In the next section, you’ll see how to create a report and dashboard in Power BI Service. The example is based on the free Supplier Quality Analysis sample from Microsoft.
How to Create and Format a Report with Power BI Service
- Start by getting your data. There are a number of ways to import data from within your organization, file directories, and databases. You can also copy and paste data from an existing dataset. In this instance, we’ll select Samples and import a pre-configured dataset. The data is imported as-is with no editing options.
- The dataset will appear in your workspace in Power BI Service. An easy way to start analyzing the data is to select ‘Get Quick Insights’ from the menu. A dashboard is generated whilst you work on the data.
- Next, select ‘Create Report’ to open the report builder. There are three elements in this area:
- Canvas. This area is blank until visuals are added
- Visualizations pane: Use to add and edit charts.
- Fields pane. A list of the fields in your dataset, based on the columns in your dataset.
- To start building a report, you can either select the relevant fields from your data or pick a visualization. The visualization is displayed on the blank canvas.
- To add a field to your report, simply click the relevant field. Power BI will automatically add the field to the right area in your chart. You can also drag and drop fields into the axis, legend, and values area.
- As you add fields, the chart will start to take shape. If needed, change the chart by selecting another option in the Visualizations pane.
- Once you are happy with the data visualization, it’s time to format the chart. Click the ‘format’ icon to access a range of options, including the size and colors of the chart, borders, and tooltips. If you’d like to add a title or details to the report, click the ‘Text box’ option in the top menu.
- Use the ‘Reading View’ to check how the report will appear to others.
- Add more visualizations as needed.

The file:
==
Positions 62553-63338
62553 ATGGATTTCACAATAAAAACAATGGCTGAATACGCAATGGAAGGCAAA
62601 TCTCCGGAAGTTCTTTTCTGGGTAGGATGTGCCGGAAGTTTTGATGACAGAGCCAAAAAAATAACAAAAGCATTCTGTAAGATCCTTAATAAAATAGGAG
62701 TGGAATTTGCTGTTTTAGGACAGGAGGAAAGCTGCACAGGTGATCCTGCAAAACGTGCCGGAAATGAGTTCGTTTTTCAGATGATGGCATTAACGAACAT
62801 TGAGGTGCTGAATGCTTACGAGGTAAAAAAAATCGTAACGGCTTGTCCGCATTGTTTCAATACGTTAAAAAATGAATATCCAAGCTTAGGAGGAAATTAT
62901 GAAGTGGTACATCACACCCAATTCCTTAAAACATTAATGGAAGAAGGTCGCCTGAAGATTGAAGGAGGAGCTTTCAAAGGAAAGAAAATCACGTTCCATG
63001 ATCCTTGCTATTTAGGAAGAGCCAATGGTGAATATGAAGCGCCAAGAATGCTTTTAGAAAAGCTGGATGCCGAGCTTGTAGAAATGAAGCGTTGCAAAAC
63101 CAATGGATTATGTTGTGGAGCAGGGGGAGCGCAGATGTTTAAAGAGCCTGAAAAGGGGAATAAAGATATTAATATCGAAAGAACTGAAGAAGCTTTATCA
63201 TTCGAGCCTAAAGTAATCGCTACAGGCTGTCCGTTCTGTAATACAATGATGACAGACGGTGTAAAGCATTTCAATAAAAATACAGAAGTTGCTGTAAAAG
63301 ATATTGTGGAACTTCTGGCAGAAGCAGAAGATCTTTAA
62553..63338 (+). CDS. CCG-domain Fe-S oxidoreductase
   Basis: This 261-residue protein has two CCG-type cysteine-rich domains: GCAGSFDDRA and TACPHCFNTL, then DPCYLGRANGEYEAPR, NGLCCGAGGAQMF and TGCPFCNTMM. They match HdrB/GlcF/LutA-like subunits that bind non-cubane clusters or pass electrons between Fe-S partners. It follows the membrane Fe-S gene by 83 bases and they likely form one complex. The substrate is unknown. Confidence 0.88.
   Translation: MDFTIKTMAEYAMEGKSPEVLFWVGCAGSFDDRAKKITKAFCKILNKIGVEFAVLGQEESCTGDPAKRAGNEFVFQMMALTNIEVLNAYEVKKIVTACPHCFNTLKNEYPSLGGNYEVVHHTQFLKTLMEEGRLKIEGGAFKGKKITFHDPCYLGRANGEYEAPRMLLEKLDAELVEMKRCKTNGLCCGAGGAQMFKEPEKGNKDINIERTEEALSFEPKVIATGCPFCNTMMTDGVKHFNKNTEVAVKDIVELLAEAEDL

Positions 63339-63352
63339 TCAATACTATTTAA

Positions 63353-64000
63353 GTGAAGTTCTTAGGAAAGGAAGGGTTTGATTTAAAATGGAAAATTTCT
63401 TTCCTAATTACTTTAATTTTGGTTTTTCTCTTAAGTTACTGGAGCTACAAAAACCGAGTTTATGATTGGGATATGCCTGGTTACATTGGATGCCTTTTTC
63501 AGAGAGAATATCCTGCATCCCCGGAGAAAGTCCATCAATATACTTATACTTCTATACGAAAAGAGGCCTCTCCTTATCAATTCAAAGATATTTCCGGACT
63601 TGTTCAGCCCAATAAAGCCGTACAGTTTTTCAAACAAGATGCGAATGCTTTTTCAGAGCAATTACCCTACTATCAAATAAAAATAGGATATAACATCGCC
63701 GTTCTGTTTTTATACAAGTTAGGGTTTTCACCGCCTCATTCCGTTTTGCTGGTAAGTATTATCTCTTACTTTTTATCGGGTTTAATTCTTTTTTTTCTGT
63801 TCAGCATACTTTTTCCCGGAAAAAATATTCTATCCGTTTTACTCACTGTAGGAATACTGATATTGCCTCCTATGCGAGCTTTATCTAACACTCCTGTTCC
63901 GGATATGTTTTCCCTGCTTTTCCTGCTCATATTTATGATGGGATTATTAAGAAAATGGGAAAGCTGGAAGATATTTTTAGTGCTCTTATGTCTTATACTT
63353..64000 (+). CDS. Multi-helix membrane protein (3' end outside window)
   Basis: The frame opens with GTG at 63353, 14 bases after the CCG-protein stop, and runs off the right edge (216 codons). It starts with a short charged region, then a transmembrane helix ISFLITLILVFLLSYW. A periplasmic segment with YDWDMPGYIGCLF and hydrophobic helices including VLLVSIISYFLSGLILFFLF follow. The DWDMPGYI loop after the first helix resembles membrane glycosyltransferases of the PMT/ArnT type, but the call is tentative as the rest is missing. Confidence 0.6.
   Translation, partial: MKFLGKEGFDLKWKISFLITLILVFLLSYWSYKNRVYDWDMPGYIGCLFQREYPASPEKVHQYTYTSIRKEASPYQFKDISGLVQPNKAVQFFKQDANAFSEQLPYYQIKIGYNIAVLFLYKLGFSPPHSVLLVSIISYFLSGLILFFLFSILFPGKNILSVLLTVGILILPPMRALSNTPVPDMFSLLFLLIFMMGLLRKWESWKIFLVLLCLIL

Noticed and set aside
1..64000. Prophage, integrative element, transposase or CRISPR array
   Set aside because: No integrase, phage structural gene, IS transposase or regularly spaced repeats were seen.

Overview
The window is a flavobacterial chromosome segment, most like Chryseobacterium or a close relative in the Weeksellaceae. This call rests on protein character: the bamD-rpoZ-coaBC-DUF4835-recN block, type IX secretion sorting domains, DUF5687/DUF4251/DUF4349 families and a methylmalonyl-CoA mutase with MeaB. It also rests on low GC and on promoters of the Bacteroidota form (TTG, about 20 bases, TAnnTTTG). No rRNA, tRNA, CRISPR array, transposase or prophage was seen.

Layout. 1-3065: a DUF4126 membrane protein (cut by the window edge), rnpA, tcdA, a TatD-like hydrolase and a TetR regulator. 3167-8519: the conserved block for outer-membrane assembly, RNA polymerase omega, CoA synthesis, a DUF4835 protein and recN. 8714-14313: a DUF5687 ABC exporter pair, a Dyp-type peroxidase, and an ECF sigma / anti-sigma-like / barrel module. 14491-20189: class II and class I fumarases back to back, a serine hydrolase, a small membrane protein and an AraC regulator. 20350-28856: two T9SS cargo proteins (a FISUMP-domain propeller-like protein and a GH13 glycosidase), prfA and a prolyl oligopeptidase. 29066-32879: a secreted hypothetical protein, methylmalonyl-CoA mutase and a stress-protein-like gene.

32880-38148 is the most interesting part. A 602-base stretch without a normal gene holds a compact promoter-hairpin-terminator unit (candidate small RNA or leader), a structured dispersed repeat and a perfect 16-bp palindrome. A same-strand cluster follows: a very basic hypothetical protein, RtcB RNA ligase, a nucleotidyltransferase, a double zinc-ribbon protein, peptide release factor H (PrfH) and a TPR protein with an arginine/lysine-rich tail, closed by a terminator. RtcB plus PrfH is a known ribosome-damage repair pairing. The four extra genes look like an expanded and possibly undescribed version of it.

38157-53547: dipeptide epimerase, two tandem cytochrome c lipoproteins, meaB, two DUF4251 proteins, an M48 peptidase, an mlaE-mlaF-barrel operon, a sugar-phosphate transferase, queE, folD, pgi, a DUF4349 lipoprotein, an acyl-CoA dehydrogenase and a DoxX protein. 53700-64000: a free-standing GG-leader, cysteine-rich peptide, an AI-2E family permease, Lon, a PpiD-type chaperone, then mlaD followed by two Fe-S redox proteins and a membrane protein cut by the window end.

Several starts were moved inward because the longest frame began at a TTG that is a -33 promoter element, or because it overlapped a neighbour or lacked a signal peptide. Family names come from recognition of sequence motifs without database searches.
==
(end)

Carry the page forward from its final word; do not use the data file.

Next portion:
- Remember to save your work.
- Next, create a dashboard by selecting ‘Pin to a live page’. You can add the report to an existing dashboard or build a new dashboard.
- Dashboards offer numerous editing options, including the ability to add more tiles and different content types.
- When you’ve finished your work, there are a few ways to use your reports under ‘File:
- Export reports to PowerPoint or as PDF
- Embed in a SharePoint site.
- At any time, personalize your display settings using ‘View’. Change the size of the report and colors for improved readability.
That’s it – you’ve created your first report and dashboard in Power BI Services.
To share your report, select ‘Share’ from the top navigation, complete the form, and share it with your team. Reports and dashboards may be shared with internal and external users.
There are a few caveats to note about report sharing:
- Recipients can view and interact with the report or dashboard but can’t edit it.
- Depending on permissions, recipients can share the reports with others.
- You will need a Power BI Pro license to share your reports. Recipients will also need a license to view the content.
Further details on sharing, including permissions and limitations, are available from Microsoft.
BrightWork Power BI Pack
The BrightWork Power BI pack for SharePoint is a pre-built report with six dashboards.
The pack connects to the three BrightWork project data sources – Project Cache, Work Cache, and Project Status Report Cache – for complete insight into projects and portfolios.
Aimed at senior executives and project managers, the Power BI pack includes:
- Portfolio dashboards with a roll-up summary of all project sites. The dashboard offers four filtering options: “Project Status,” “By Project Manager,” “By Project type,” “By Department,” and “By Priority.
- Portfolio timeline, a Gantt view of all project sites. Drill down by year, quarter, month, week, and day.
- Project and Task Timeline, a Gantt view of projects and tasks. Filter by project name, project type, project manager, and task owner.
- Work Reports allow project managers to check the status of tasks, risks, issues, and goals.
- The Status Report Dashboard includes RAG indicators, weekly updates, highlights, lowlights, and next steps.
- The Issue Report helps project managers to get further information on issues, including the task-owner.
The BrightWork Power BI Pack is available to BrightWork customers, with additional services delivered by our Customer Success Team.
To learn more about these services and reaching your project management goals with BrightWork, please contact Customer Success (existing customers) or our Sales team.
Power BI Desktop: Resources and Videos
- Desktop to Dashboard in 60 Minutes (Avi Singh, Microsoft MVP)
- Microsoft Power BI Samples
- Power BI Documentation
- Clean, transform, and load data in Power BI (Free Microsoft Training Module)
Editor’s Note: This post was originally published in September 2020 and has been updated for freshness, accuracy, and comprehensiveness.
In her free time, she enjoys a challenging session at the gym, tucking into a good book, and walking the beautiful Galway coastline with her dog.